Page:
Subject: Re: Swap overcommit (was Re: Replacement for grep(1) (part 2))
To: John Baldwin <firstname.lastname@example.org>
From: Jason Thorpe <email@example.com>
Date: 07/14/1999 14:27:19
On Tue, 13 Jul 1999 23:18:58 -0400 (EDT)
John Baldwin <firstname.lastname@example.org> wrote:
> What does that have to do with overcommit? I student administrate a undergrad
> CS lab at a university, and when student's programs misbehaved, they generate a
> fault and are killed. The only machines that reboot on us without be
> explicitly told to are the NT ones, and yes we run FreeBSD.
What does it have to do with overcommit? Everthing in the world!
If you have a lot of users, all of which have buggy programs which eat
a lot of memory, per-user swap quotas don't necessarily save your butt.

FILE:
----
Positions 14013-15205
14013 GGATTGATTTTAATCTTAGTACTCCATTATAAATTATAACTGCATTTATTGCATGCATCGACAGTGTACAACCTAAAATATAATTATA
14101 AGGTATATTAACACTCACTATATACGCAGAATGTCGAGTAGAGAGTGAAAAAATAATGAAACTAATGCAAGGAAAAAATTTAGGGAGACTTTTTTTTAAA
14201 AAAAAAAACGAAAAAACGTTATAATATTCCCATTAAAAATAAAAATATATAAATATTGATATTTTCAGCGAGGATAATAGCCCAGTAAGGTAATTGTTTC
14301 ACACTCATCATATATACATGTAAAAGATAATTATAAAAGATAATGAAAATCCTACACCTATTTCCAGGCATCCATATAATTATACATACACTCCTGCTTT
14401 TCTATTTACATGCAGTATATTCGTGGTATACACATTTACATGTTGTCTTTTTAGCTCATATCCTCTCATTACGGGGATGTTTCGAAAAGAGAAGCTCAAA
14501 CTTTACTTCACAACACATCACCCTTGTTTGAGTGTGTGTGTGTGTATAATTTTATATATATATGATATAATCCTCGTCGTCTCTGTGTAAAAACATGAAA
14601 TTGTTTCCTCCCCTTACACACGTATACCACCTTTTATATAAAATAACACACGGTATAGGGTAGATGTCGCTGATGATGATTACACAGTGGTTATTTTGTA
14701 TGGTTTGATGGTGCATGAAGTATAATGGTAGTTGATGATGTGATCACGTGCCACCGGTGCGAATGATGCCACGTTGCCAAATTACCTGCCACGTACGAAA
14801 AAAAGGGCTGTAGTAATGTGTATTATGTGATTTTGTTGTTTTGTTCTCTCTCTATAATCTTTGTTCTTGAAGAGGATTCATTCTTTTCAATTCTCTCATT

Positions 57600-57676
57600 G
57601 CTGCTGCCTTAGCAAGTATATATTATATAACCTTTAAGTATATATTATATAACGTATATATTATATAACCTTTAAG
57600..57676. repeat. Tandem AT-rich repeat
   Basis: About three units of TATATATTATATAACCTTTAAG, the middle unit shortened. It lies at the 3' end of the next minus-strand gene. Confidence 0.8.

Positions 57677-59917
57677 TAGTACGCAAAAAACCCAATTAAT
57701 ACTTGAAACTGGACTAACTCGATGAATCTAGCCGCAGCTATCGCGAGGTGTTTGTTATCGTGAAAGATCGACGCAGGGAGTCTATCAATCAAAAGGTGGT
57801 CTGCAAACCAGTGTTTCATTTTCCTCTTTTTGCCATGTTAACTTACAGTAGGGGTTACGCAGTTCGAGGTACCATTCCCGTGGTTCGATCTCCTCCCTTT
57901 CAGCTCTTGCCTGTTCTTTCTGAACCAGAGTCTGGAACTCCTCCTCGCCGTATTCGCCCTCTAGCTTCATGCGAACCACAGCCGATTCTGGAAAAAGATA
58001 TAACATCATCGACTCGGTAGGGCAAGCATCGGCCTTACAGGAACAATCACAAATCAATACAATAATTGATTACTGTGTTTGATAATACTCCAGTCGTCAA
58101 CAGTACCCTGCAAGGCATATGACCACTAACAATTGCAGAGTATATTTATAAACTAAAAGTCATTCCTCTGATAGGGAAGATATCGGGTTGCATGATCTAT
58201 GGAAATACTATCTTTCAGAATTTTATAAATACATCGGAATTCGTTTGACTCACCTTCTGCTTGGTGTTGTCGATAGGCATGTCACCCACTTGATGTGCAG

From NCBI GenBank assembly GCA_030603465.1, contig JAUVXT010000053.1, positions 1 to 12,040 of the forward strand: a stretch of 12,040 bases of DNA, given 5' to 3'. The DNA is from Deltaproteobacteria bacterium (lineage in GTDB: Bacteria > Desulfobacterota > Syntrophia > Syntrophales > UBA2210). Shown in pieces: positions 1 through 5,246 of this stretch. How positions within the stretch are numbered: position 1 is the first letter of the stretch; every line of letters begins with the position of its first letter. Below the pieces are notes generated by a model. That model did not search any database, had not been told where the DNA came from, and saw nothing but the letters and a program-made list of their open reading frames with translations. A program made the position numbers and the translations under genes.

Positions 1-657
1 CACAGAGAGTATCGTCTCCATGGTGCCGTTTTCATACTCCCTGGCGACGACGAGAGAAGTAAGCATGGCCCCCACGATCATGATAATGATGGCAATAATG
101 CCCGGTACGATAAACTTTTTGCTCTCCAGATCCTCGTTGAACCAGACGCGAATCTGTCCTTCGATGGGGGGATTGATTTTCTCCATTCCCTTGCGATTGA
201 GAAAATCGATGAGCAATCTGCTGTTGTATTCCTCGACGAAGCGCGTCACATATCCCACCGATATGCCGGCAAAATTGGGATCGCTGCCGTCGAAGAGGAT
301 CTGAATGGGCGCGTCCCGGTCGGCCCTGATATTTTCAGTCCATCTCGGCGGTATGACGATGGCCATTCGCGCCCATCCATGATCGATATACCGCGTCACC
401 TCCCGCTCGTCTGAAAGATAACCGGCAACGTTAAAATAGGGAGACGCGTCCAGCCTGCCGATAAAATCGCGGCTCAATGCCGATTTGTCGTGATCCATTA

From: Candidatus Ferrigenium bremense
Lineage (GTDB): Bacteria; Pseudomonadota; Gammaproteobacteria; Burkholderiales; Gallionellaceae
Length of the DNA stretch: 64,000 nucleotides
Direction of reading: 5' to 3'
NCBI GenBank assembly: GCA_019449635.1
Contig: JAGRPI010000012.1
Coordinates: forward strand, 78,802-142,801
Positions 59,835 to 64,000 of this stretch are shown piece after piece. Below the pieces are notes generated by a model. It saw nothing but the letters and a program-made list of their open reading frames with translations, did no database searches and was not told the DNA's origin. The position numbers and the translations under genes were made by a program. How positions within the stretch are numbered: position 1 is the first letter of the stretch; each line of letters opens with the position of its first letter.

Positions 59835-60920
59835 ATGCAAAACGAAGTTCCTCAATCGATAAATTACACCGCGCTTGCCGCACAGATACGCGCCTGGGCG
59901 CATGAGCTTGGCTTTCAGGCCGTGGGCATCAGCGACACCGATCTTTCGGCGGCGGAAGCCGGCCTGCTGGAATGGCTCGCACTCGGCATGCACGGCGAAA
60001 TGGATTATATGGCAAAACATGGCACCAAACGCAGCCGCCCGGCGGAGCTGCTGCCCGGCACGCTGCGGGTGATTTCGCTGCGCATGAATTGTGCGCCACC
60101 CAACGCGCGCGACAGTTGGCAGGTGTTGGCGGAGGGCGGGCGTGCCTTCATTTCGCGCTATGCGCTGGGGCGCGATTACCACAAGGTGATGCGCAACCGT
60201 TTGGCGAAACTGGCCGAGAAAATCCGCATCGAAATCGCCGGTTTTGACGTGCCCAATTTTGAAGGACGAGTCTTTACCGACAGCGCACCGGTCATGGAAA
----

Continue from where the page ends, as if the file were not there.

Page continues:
And maybe the individual programs didn't encounter their resource limits.
...but the sheer number of these runaway things caused the overcommit to
be a problem. If malloc() or whatever had actually returned NULL at the
right time (i.e. as backing store was about to become overcommitted), then
these runaway processes would have stopped running away (they would have
gotten a SIGSEGV and died).
Anyhow, my "lame undergrads" example comes from a time when PCs weren't
really powerful enough for the job (or something; anyhow, we didn't have
any in the department :-). My example is from a Sequent Balance (16
ns32032 processors, 64M RAM [I think; been a while], 4.2BSD variant).
-- Jason R. Thorpe <email@example.com>